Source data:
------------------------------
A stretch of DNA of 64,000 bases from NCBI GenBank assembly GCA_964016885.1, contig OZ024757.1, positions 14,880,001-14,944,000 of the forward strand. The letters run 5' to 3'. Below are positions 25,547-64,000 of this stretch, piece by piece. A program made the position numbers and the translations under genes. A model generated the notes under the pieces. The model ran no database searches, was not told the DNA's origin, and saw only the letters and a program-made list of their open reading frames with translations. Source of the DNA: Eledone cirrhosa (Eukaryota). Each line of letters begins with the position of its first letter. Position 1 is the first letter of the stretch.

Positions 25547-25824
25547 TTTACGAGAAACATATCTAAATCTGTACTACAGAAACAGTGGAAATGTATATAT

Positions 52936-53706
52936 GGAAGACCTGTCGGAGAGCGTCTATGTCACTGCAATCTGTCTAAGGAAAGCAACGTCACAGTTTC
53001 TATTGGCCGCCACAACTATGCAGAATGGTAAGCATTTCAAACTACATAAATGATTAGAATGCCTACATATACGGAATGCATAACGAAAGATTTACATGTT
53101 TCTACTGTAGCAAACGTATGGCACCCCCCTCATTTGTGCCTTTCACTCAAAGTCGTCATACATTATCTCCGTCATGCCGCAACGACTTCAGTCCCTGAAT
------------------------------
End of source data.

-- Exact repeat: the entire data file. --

A stretch of DNA of 64,000 bases from NCBI GenBank assembly GCA_964016885.1, contig OZ024757.1, positions 14,880,001-14,944,000 of the forward strand. The letters run 5' to 3'. Below are positions 25,547-64,000 of this stretch, piece by piece. A program made the position numbers and the translations under genes. A model generated the notes under the pieces. The model ran no database searches, was not told the DNA's origin, and saw only the letters and a program-made list of their open reading frames with translations. Source of the DNA: Eledone cirrhosa (Eukaryota). Each line of letters begins with the position of its first letter. Position 1 is the first letter of the stretch.

Positions 25547-25824
25547 TTTACGAGAAACATATCTAAATCTGTACTACAGAAACAGTGGAAATGTATATAT

Positions 52936-53706
52936 GGAAGACCTGTCGGAGAGCGTCTATGTCACTGCAATCTGTCTAAGGAAAGCAACGTCACAGTTTC
53001 TATTGGCCGCCACAACTATGCAGAATGGTAAGCATTTCAAACTACATAAATGATTAGAATGCCTACATATACGGAATGCATAACGAAAGATTTACATGTT
53101 TCTACTGTAGCAAACGTATGGCACCCCCCTCATTTGTGCCTTTCACTCAAAGTCGTCATACATTATCTCCGTCATGCCGCAACGACTTCAGTCCCTGAAT